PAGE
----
Learning how to calculate and interpret solvency ratios is key to understanding the financial health of a business. Business owners, senior executives, equity investors, and lenders will evaluate the trends in these ratios to understand a company’s solvency, the ability to pay its debts.
For example, the CEO of a small business who is looking to raise additional capital would look at these ratios to see if it’s prudent to take on additional debt or if it’s better for the company to raise capital from issuing equity instead.
We will also explore how to understand these ratios in order to judge if a company’s level of financial leverage is appropriate.
Solvency refers to the ability to pay off one’s debts. The opposite of solvency in business is bankruptcy.
In finance and accounting, solvency ratios show how indebted a company is and provides context on how that company compares to competitors in the industry.
A company’s solvency ratio compares cash flow generated by the business to their outstanding debt to understand if the company has too much debt. In order to find the company’s actual cash flow, you must add non-cash expenses like depreciation and amortization back to net income.
You must combine short-term debt and long-term debt together to get total liabilities of the business.
Here is a list of solvency ratios:
To lower a solvency ratio, a company would need to lower its total debt. A company with zero debt would have a debt to equity or debt to asset of 0 would be debt-free.
A good solvency ratio depends on the specific ratio that you are evaluating. With that being said, let’s dive into each metric in more detail.
The debt to equity formula is:
Debt to Equity Ratio = (Short-term debt + Long-term debt) / Shareholders’ Equity
Debt to Equity Ratio = Total debt / Total equity
A company with $1,000,000 of total debt and $1,000,000 in total equity would have a debt/equity ratio of 1.0. As a general rule, a debt/equity ratio of 1.00 to 1.50 is considered good. A ratio above 2.0 would be a cause for concern in more industries.
The debt to asset formula is:
Debt to Asset Ratio = (Short-term debt + Long-term debt) / (Current assets + Noncurrent assets)
Debt to Asset Ratio = Total debt / Total assets
A company with $800,000 in total debt and $1,200,000 in total assets would have a debt/asset ratio of 0.67. That means of the $1,200,000 of assets, 67% are financed with debt and the remaining 33% are financed with shareholders’ equity.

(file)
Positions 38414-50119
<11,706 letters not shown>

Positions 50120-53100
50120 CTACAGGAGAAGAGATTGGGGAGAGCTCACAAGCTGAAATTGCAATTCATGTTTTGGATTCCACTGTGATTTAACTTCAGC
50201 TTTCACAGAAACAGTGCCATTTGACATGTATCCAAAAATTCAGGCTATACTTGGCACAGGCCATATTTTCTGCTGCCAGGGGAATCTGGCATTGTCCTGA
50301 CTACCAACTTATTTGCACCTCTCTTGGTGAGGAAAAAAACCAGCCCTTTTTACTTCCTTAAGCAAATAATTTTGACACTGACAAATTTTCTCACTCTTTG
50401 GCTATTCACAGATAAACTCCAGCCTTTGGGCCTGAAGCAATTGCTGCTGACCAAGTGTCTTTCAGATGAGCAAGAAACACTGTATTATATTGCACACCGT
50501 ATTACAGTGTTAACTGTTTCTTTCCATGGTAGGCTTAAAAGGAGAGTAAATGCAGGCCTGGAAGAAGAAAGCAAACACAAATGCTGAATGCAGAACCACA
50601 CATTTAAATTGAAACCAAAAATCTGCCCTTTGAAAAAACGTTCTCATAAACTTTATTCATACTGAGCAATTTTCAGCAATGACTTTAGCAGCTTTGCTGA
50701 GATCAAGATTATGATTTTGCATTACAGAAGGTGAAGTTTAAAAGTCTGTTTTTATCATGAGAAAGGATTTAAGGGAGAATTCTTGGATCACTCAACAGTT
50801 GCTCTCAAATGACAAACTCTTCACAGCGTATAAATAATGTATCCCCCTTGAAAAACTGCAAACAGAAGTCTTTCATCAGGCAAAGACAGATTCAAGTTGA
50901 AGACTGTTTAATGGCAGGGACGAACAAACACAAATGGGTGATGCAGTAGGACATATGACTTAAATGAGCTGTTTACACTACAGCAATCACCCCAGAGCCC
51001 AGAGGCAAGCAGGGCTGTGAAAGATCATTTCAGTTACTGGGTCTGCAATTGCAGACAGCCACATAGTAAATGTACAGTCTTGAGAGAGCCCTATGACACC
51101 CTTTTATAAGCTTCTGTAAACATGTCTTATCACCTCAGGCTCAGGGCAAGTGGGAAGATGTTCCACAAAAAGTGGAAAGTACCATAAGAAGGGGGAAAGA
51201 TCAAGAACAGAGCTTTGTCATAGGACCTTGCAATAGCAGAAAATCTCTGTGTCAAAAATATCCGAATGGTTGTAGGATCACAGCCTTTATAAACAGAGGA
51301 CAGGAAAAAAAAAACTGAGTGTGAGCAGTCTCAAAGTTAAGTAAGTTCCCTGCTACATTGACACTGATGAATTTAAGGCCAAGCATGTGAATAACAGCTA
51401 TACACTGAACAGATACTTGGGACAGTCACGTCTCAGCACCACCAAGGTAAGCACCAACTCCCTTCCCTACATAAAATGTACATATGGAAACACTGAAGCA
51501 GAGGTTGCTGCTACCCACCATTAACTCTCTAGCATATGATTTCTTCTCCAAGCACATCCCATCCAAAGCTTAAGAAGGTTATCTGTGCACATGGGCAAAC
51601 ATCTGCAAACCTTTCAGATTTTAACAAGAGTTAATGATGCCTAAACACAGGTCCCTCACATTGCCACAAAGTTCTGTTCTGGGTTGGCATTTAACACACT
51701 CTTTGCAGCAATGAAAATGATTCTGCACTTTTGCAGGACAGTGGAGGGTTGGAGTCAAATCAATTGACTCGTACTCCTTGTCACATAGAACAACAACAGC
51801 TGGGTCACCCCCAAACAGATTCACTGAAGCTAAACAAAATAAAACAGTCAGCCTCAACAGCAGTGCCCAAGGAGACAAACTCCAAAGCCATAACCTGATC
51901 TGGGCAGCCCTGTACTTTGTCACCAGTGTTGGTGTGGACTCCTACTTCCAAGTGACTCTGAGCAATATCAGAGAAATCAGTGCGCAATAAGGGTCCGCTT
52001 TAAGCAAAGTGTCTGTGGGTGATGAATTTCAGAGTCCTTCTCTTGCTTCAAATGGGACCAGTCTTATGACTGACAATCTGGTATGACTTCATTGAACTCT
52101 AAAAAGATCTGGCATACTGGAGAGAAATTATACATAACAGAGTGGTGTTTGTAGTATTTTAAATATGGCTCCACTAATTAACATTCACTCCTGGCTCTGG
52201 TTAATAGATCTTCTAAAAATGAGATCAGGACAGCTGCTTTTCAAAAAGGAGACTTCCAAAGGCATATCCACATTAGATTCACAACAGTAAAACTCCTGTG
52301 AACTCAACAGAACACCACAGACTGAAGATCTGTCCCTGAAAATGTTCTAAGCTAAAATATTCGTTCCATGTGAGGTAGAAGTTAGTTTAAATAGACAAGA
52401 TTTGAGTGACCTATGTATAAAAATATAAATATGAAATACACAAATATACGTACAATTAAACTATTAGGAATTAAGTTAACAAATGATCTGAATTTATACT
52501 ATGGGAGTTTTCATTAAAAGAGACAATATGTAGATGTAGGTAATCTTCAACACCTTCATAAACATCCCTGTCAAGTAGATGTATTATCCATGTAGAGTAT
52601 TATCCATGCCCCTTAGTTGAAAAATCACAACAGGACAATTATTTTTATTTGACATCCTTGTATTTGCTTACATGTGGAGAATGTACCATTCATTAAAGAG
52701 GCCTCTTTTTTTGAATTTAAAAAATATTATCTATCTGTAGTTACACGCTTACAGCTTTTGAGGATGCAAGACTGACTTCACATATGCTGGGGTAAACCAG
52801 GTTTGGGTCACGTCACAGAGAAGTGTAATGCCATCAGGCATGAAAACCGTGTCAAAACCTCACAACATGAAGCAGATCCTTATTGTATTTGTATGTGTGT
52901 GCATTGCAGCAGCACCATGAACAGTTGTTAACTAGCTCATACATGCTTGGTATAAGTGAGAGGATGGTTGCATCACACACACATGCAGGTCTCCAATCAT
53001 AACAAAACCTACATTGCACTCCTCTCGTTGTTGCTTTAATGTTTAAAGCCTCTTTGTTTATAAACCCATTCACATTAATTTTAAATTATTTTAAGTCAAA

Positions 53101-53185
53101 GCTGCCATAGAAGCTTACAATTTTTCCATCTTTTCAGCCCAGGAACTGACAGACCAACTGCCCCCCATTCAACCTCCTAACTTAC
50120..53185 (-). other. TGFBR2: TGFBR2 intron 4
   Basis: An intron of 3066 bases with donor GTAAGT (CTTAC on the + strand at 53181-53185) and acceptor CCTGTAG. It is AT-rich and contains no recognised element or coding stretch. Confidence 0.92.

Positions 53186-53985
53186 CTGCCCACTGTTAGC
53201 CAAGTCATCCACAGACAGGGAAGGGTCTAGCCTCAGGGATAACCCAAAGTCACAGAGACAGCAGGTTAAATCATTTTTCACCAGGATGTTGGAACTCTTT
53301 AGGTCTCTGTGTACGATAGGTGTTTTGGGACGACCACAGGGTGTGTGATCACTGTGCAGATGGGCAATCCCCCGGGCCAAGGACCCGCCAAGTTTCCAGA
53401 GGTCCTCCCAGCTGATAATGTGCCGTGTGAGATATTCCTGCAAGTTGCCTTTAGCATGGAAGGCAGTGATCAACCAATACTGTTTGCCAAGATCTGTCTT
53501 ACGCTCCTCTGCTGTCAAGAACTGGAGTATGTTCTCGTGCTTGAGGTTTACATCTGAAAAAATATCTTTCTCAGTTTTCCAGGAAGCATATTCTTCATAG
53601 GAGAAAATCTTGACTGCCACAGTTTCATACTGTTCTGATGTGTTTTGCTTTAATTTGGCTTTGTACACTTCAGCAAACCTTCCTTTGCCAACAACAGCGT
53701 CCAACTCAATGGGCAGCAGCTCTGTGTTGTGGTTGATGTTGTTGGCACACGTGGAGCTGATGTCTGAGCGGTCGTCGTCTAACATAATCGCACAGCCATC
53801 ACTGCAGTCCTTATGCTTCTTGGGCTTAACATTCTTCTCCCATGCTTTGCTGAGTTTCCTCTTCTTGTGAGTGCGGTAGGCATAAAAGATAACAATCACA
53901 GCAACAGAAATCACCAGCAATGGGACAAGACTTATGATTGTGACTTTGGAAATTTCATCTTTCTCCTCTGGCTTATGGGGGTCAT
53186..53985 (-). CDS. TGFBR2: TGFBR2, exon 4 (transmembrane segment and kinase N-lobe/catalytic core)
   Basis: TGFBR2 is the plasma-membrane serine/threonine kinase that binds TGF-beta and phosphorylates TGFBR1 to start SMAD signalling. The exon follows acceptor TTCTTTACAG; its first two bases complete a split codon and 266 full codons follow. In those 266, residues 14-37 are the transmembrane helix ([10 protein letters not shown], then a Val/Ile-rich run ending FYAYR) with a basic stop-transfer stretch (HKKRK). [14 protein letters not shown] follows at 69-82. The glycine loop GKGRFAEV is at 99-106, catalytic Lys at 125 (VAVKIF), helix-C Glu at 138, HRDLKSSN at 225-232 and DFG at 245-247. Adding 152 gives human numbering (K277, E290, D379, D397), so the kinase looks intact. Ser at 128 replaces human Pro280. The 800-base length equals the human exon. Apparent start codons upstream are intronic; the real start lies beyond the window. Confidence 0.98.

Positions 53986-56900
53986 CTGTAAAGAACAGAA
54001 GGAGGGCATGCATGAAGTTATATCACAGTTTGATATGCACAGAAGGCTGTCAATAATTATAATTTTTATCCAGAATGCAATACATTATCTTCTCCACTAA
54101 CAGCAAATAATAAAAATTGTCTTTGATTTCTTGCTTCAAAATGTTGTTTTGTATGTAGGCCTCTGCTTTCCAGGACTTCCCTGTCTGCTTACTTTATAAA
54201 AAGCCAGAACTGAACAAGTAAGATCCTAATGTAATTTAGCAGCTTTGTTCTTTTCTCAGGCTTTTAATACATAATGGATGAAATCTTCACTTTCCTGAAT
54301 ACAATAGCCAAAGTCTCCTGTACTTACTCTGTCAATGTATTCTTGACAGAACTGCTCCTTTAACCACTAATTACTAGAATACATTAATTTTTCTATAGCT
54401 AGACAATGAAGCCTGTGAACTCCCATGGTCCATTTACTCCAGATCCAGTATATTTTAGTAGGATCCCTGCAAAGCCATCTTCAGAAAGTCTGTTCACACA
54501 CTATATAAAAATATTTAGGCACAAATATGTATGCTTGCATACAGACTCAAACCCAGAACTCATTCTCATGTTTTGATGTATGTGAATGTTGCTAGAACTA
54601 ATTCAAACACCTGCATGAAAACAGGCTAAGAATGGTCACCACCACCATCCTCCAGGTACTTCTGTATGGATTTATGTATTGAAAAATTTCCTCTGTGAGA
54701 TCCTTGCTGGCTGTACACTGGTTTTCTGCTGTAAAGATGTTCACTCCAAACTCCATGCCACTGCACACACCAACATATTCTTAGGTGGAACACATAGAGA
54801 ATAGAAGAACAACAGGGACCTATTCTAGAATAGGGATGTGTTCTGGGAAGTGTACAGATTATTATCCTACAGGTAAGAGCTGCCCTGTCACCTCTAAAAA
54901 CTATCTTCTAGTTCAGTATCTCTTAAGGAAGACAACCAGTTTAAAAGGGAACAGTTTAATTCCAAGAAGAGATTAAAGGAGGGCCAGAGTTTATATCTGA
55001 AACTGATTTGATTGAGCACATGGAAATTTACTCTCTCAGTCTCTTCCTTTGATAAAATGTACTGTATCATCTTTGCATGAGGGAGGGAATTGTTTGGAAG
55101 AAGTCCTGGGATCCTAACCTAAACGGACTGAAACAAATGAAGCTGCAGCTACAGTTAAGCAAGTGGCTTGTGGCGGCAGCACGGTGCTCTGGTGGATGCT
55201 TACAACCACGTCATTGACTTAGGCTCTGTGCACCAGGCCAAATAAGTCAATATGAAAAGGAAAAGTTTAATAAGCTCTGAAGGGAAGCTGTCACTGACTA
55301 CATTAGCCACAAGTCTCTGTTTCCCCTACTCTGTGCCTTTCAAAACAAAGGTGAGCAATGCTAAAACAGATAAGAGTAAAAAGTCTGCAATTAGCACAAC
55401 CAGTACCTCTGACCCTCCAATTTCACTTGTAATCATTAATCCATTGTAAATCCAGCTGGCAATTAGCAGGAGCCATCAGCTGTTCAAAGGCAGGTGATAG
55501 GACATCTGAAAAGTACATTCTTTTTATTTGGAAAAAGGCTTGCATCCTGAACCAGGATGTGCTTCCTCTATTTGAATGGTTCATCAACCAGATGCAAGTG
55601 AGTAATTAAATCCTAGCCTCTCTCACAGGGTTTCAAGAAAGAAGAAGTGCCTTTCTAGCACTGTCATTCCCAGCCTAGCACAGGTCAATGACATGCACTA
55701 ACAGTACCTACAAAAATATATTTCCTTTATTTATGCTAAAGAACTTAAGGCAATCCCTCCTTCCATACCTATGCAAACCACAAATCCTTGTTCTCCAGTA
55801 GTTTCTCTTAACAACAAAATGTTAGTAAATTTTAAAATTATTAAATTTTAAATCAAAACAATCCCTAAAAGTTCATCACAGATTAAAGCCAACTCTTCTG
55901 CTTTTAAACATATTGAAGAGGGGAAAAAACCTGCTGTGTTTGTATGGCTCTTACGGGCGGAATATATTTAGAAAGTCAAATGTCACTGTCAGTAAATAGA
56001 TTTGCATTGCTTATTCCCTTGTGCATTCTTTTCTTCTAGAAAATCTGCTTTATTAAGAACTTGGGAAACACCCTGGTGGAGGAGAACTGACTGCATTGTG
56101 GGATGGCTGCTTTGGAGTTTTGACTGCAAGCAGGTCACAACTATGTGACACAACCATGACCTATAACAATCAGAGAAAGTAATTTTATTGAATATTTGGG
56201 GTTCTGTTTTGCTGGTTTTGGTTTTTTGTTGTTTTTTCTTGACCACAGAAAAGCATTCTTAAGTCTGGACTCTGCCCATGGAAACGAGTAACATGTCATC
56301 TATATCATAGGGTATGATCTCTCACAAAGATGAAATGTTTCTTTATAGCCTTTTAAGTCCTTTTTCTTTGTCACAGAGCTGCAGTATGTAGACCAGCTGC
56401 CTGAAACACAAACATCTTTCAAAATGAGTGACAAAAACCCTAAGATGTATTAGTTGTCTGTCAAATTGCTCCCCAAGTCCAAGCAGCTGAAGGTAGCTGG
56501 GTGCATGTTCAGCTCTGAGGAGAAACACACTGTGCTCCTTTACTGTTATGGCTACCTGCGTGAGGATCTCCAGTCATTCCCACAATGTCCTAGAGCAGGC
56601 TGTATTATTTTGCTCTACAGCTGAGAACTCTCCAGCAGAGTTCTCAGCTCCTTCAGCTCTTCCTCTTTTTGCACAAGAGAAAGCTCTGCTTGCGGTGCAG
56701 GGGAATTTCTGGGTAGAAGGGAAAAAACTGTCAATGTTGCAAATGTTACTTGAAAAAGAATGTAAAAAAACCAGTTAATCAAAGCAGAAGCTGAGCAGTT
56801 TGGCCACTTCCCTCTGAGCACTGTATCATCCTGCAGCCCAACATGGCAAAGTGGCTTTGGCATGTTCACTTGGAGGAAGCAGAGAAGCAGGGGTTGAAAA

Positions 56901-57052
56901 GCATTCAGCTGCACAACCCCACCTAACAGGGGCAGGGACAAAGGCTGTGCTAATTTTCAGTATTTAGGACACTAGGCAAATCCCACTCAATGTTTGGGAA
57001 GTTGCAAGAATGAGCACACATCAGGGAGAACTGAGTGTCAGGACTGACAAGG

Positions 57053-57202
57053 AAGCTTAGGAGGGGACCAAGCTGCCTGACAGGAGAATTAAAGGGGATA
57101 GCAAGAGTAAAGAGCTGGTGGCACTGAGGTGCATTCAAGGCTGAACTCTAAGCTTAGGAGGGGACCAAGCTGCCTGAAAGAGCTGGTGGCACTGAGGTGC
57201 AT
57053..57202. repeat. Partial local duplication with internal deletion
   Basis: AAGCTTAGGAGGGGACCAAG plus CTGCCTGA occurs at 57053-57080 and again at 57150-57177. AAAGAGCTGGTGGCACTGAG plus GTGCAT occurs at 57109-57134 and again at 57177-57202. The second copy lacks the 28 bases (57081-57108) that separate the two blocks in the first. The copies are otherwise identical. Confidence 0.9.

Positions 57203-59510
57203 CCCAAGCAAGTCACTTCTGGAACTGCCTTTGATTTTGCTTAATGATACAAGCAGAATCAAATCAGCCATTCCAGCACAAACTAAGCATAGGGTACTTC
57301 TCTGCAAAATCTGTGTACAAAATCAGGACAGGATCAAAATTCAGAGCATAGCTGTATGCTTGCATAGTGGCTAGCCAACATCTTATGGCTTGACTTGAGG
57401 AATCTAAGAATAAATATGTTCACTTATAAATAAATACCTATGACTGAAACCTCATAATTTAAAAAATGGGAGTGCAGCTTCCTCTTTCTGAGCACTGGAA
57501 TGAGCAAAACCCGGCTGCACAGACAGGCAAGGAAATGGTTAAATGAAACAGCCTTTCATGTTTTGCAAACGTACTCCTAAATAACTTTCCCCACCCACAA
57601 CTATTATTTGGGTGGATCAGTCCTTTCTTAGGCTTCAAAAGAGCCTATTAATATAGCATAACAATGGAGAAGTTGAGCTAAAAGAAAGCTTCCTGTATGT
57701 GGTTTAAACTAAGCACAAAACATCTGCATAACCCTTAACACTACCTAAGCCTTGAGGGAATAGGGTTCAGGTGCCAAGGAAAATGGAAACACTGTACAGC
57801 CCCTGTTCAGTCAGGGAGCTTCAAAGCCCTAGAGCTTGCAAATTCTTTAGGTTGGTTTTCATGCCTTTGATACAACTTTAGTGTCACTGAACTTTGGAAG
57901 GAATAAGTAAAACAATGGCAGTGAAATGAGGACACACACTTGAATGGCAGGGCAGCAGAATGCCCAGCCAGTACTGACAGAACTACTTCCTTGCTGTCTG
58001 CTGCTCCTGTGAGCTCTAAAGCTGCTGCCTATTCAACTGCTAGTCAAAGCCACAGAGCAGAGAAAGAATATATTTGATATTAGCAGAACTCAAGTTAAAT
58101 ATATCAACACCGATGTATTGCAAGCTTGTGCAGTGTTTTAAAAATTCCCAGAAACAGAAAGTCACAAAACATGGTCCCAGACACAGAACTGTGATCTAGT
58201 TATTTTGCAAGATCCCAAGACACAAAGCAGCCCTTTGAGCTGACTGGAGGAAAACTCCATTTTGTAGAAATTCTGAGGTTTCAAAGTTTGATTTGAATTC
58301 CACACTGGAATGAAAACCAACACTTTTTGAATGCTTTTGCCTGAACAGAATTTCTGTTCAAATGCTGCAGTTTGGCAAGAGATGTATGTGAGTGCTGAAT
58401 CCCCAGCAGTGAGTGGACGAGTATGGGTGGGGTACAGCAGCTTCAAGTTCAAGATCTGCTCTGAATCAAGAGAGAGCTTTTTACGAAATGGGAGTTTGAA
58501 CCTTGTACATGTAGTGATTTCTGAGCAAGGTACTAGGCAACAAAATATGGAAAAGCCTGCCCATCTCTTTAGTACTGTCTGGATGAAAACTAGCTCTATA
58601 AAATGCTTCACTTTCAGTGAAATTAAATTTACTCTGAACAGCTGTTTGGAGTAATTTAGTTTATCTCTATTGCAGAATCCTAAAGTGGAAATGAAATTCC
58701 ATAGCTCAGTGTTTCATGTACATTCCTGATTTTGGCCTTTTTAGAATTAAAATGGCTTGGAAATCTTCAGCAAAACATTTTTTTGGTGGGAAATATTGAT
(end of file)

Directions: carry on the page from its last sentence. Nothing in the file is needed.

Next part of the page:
As you can imagine, this is a high level of debt. Generally speaking, companies should strive for a debt/asset below 0.40 and one above 0.60 would be a cause for concern.
The interest coverage ratio (ICR) formula is:
Interest Coverage Ratio = Earnings before interest and taxes / Interest expense
In general, an interest coverage ratio 2.0 is the minimum and investors would prefer to see a ratio that is 3.0 or greater.
Now that we understand these ratios, let’s explore Company A over two fiscal years, 2020 and 2021. We will use this information to calculate all three solvency ratios.
Company A, Fiscal Year 2020
Debt to Equity Ratio FY2020
Debt to Asset Ratio FY2020
Interest Coverage Ratio FY2020
Company A, Fiscal Year 2021
Debt to Equity Ratio FY2021
Debt to Asset Ratio FY2021
Interest Coverage Ratio FY2021
What were the changes from fiscal year 2020 to 2021? We see that operating profit, interest expense, total assets, and total debt increased. Shareholders’ equity was flat. This shows us that all the new assets purchased were financed through debt.
Despite making more operating profit in 2021, the company had a higher debt/equity ratio (which is more risky), a higher debt/asset ratio (which is more risky), and a lower interest coverage ratio (which is more risky).
As mentioned, solvency ratios and liquidity ratios are related. Both provide a view into a company’s financial health and stability. But there are differences too.
Solvency ratios focus on the company’s ability to meet its long-term obligations, where liquidity ratios focus on the company’s ability to meet its short-term obligations.
Current Ratio = Current assets / Current liabilities
Quick Ratio = (Current assets - Inventory) / Current liabilities
Quick Ratio = Quick assets / Current liabilities
Cash Ratio = Cash / Current liabilities
You will note that the denominator in all of these equations is current liabilities.
Solvency ratios are an important tool for operators to keep track of their long-term financial obligations. While simple to calculate, metrics like debt to equity, debt to asset, and interest coverage ratio provide valuable information to executives and investors.
Leverage can be a great tool for management. Leverage, in the form of taking on debt, can increase the company’s cash position and allow investment in growth or new products at affordable rates.
However, too much leverage can make it difficult to stay solvent. We advise stakeholders to pay close attention to the amount of debt and how the interest payments affect the ability for the business to generate cash.
Executives, shareholders, and creditors will want to carefully monitor the company’s cash flow to ensure the business has enough resources to meet its interest and principal payments on the debt. Companies with weak cash flow, low cash balances, or poor management might face bankruptcy in order to solve these problems.
Lastly, solvency ratios are useful for comparing the same company to itself over several accounting periods or to competitors in the same industry.
These ratios vary significantly across industries, so there is less value in comparing the solvency ratio of, for example, Apple (a technology firm) to JP Morgan (a financial services firm).
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